Definition of cue ball

The white ball struck by the cue (and so used to strike other colored, numbered, object balls) during play.

24 Random Essential Billiards Terms

This is a style of play where the player is required to stay on top of all the scoring practices. Scratches and points will disappear if they are not remembered.
This refers to the cluster of balls remaining in a similar position to where they were within the break.
When a particular ball is given as a handicap in nine-ball, designating that ball in turn means that it must be made in rotation, when it is the lowest numerical ball remaining on the table, and cannot be made to garner a win earlier in the game by way of a combination, carom or any other shot. For example, if a player is spotted the 8 ball, he only wins by making that ball after balls 1 through 7 have been cleared from the table.
This is to intentionally foul by slightly moving the ball, or playing another type of illegally defensive shot in a game where the ball is just turned over to the other player. Like in one pocket, you still take the foul, but can leave the other player with a challenging shot.
A game of pool played on a table shaped like a rectangle, with or without pockets.
To bungle a shot in a manner that leaves the table in such a fortuitous position for the opponent that there is a strong likelihood of losing the game or match. Contrast sell out.
A player who was not shooting well during a match but suddenly turns it around and starts playing better and more accurately. e.g. "He was misisng everything for the first part of the match, then found a stroke to come back and win."
Either of the balls on the lateral extremities of a racked set of balls in position for a break shot; the two balls at the outside of a 15-ball rack in the back row, or the balls to the left and right of the 9 ball in nine-ball's diamond rack-shaped opening set up position. In nine-ball It is seen as a reliable sign of a good break (which is normally taken from close to either cushion in the kitchen) if the opposite wing ball is pocketed.
Five-pin billiards is a today usually a carom but sometimes still a pocket form of cue sport, popular especially in Italy and Argentina but also in some other parts of Latin America and Europe, with international, televised professional tournaments. The game is sometimes referred to as Italian five-pins or Italian billiards.
The sides of a table's frame upon which the elastic cushions are mounted. May also be used interchangeably with cushion.
Also known as a "Dirty Defense" or "Dirty Foul". To intentionally miss a shot (that results in a foul) in order to create a position for the cue ball that makes it hard for the other player to execute their shot. Not to be confused with a "Safety", since a safety is a legal hit.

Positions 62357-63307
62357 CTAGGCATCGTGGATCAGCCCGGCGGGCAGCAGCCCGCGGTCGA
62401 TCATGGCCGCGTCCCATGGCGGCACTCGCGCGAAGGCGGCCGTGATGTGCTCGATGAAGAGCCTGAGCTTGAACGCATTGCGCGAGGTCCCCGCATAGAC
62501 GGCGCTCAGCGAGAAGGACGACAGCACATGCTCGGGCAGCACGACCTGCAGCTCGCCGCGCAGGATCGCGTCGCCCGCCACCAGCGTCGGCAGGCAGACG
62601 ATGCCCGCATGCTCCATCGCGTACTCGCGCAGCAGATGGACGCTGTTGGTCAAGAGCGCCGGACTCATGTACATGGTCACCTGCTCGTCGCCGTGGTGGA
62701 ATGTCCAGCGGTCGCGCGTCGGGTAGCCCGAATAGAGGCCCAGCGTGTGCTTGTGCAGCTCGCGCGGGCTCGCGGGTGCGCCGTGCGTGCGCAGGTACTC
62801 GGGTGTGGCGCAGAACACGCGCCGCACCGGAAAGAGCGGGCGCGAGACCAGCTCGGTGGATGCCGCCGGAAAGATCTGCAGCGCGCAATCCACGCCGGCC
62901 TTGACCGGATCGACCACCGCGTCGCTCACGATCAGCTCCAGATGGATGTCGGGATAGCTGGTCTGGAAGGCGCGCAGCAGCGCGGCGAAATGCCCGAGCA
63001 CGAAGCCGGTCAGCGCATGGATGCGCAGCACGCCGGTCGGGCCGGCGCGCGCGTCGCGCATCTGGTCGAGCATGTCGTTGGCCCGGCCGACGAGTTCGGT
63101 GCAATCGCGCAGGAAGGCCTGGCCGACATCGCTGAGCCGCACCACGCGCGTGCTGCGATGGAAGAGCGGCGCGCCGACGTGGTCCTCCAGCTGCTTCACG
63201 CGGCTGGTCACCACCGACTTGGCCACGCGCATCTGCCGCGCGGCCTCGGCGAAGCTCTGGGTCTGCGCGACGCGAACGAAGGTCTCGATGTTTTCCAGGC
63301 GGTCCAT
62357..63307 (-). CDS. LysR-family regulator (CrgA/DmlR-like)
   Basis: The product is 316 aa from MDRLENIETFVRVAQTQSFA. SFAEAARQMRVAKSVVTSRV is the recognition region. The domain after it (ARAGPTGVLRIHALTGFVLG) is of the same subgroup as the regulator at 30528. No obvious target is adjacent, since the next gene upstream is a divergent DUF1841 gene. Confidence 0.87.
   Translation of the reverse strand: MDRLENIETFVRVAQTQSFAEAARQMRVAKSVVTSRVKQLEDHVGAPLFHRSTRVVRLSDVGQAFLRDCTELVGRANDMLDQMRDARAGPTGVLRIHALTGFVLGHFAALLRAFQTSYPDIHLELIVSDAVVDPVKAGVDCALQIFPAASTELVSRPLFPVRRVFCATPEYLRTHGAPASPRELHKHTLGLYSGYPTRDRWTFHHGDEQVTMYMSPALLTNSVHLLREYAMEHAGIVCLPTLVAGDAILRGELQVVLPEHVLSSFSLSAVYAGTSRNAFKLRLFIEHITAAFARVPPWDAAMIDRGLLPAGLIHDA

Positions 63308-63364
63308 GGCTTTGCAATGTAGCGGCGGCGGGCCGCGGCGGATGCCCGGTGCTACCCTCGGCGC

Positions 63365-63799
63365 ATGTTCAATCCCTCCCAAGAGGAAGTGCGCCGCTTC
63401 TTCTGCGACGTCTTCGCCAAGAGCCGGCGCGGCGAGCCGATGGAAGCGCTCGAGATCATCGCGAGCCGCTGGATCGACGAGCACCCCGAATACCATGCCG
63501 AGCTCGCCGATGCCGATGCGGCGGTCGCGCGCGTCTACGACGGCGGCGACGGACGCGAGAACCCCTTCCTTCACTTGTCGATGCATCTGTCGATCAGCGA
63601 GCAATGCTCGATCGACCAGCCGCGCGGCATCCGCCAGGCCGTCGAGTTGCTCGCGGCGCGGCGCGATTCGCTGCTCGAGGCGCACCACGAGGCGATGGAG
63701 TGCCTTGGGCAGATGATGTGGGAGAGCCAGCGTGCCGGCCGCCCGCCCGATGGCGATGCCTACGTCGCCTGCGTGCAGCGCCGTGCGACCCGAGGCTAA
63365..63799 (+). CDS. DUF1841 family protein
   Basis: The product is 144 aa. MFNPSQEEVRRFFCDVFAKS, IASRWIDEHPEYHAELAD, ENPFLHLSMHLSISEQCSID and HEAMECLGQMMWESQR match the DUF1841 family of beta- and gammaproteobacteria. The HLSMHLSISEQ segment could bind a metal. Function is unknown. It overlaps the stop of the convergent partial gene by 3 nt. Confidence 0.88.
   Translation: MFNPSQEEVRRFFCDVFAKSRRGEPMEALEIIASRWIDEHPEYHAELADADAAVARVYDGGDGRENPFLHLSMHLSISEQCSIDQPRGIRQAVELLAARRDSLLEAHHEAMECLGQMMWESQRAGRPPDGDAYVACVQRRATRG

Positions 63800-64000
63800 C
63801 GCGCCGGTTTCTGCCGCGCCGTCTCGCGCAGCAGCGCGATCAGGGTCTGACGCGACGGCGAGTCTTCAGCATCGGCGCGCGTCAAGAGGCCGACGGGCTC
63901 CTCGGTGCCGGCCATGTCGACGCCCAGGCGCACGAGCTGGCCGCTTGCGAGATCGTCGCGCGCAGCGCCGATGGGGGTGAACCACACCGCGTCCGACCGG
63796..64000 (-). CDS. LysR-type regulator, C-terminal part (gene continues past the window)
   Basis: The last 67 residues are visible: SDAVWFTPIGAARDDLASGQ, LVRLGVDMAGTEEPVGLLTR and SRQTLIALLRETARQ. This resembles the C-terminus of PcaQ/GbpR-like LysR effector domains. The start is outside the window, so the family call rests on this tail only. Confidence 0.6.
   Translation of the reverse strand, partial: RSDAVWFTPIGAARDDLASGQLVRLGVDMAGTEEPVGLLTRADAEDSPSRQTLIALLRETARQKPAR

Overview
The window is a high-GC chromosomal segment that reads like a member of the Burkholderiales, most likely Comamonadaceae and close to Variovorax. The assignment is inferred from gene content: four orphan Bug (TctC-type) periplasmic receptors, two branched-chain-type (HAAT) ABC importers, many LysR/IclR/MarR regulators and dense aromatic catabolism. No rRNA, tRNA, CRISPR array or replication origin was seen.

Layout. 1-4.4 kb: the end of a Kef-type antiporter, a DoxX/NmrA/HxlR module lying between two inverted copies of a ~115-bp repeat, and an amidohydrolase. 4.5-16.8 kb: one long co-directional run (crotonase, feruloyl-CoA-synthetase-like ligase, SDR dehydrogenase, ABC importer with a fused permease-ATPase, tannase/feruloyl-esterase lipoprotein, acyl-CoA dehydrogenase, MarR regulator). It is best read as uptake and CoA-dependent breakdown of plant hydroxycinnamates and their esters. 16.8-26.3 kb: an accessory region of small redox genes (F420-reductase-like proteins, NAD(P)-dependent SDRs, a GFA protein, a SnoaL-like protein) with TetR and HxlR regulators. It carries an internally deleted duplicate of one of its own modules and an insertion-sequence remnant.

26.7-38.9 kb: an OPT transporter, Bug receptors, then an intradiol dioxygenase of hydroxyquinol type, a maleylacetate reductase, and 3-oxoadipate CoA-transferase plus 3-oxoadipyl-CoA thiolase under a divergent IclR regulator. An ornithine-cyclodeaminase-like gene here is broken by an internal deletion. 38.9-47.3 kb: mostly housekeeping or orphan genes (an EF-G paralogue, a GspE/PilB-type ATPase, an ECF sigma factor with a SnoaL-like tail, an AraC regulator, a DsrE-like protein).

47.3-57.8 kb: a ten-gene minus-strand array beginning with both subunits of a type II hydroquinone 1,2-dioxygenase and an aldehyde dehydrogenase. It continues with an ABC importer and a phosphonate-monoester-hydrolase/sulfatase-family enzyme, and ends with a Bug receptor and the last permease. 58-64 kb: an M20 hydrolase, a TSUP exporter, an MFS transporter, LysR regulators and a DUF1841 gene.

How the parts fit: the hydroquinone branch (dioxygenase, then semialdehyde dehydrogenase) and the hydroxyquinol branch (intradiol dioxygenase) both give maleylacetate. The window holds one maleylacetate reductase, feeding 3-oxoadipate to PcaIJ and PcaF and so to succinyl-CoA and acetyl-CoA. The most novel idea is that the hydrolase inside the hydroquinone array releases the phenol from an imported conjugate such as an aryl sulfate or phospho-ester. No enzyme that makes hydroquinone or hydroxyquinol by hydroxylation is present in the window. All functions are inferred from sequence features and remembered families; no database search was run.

The way in which a player holds the butt end of the cue stick.
The wrap of the cuestick where the hand is placed, also known as the "grip area."
Also lady's aid or girly stick. A denigrating term for the mechanical bridge.
When the cue ball contacts three or more cushions in carom games.
The interlocking connection between the butt and shaft ends of a two-piece cue stick. Usually connects via means of a steel or wooden pin, and may be protected by a collar of metal or some other material, or may connect wood-on-wood.
A highly skilled hustler making money gambling while traveling. Fast Eddie Felson in The Hustler was a road player. One of the most notorious real-life road players is Keith McCready.
When complete focus allows you to execute quality billiards play with simplicity and seeming ease.
Same as stripes, in New Zealand. Compare yellows, high, big ones; contrast unders.
A bank shot is when the shooter (player) bounces the cue ball or the object ball (after it is hit by the cue ball) off a rail in an attempt to make the shot. A successful bank shot will result in sinking the object ball or a defense that will make it very difficult for the opponent to attempt their shot.
Any shot that intentionally accounts for the elasticity of the cushions to allow a ball to bank past an otherwise blocking ball. The moving ball will sink in to the cushion very near the blocking ball giving it sufficient space to get past it or kiss off the back side of it.
Describes a ball rolling along a rail in contact or near contact with it, or which makes multiple successive contacts with the rail.
Describing a difficult pot: "the awkward cueing makes this shot missable."
Also money-added. Said of a tournament in which the pot of money to pay out to the winner(s) contains sponsor monies in addition to competitor entry fees. Often used as an adjective: "a money-added event".
This is a ball that is resting on the edge of a pocket, and would be a very easy shot to pocket.
This is also used to describe the ball when it rests on the edge of the pocket, almost begging to drop.